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Why is it good luck to shake a chimney sweep's hand?


Many people believe that a handshake from a chimney sweep brings good luck, but is it really worth getting sooty for?
Many people believe that a handshake from a chimney sweep brings good luck, but is it really worth getting sooty for?
OgnjenVelimir/Thinkstock

Hear the word "chimney sweep," and most of us remember the movie "Mary Poppins," with Dick Van Dyke's character singing and dancing with his brush. Pretty fun, right? Many people believe that a handshake from a chimney sweep brings good luck, even though the history of the chimney sweep is actually quite dark (or sooty, if you'll excuse the bad joke).

In 17th-century England, master chimney sweeps employed small boys (and sometimes girls) to clean chimneys because they could easily fit into the flues. Typically orphans are sold into the trade by their families. Many of these children slept in cellars on bags of soot and often died of cancer, respiratory illness or as a result of falls. Parliament passed a series of resolutions in the 1800s restricting the use of child labor, but they weren't regularly enforced until the end of the century.

As an aside, some believe the expression "light a fire under you" may have originated from child chimney sweeps. If a child was afraid to climb up the chimney, some of the sterner master sweeps would make him go into the flue anyway, then light a fire in the fireplace. This would force the child to scramble up the chimney, cleaning as he went.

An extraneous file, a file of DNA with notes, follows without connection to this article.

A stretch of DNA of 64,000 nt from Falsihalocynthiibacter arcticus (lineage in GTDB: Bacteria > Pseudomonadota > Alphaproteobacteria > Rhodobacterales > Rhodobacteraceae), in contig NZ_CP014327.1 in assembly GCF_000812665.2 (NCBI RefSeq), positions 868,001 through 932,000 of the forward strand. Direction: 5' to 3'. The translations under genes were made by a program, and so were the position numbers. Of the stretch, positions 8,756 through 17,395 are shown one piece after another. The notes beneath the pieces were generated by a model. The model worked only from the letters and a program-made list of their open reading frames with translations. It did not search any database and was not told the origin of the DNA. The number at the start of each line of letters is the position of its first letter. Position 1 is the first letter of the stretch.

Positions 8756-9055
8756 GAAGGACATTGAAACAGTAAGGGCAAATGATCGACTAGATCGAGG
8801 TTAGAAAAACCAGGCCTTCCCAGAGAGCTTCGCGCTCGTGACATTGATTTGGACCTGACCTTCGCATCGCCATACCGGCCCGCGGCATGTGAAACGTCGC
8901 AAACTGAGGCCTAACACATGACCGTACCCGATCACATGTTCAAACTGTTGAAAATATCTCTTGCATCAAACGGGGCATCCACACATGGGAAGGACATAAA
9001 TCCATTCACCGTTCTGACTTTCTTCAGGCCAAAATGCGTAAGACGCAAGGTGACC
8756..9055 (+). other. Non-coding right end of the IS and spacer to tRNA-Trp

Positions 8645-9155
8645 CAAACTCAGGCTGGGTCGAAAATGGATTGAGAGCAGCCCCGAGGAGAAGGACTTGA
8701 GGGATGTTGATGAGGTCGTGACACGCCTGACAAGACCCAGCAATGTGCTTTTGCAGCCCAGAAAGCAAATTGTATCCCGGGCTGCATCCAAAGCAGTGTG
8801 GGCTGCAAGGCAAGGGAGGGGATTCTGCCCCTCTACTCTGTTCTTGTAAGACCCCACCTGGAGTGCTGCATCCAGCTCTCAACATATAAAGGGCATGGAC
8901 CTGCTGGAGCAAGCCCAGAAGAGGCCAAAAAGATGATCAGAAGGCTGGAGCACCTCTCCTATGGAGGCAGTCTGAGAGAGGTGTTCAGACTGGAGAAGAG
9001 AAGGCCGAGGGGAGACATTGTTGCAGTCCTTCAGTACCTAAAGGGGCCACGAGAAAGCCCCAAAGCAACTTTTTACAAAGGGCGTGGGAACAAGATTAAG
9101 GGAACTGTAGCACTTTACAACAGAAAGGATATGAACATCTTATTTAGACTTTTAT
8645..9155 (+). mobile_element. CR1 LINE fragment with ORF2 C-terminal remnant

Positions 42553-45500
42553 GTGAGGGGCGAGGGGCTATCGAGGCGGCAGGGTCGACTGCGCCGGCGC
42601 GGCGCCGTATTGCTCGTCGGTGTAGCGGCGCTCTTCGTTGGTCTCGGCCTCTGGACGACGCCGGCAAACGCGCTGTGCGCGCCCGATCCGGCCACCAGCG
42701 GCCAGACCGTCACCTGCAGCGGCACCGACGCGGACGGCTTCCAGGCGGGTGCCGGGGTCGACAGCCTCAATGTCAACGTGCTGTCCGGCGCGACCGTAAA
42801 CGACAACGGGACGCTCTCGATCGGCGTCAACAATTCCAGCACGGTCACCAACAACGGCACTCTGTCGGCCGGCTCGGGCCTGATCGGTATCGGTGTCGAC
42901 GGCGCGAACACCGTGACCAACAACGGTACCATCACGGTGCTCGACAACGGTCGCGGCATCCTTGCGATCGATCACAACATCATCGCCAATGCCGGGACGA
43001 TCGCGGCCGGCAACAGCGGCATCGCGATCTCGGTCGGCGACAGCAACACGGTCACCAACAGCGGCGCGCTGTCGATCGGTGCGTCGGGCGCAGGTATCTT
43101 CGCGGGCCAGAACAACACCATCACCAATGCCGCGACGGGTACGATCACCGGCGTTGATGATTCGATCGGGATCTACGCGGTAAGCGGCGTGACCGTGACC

So how did the chimney sweep become a good luck charm? Folklore experts report several theories. These may or may not be true, but they're the common legends passed down through time.

  • All the way back in 1066, King William of Great Britain found himself in the way of an out-of-control carriage. A chimney sweep pushed him to safety and the King, believing the sweep brought him good fortune, declared chimney sweeps lucky.
  • Another theory involves King George III in the 1700s. The King was traveling in his carriage when a growling dog spooked his horses. A chimney sweep came to his rescue and prevented the carriage from turning over. King George also declared chimney sweeps to be lucky.
  • The most romantic, undated, theory talks about a chimney sweep who lost his footing and ended up hanging precariously from a gutter. A woman in the house spotted him and pulled him inside to safety. The two instantly fell in love and were married. This is why having a chimney sweep at your wedding (and having him give a little smooch to the bride) is considered a good sign of things to come.

Prince Philip reportedly dashed out of Kensington Palace on the day of his wedding to Princess (now Queen) Elizabeth to shake a chimney sweep's hand. Today, you can rent a real chimney sweep to attend your wedding, kiss the bride and shake hands. Some will even read the decree from King George declaring chimney sweeps as bringers of good fortune for the marriage.

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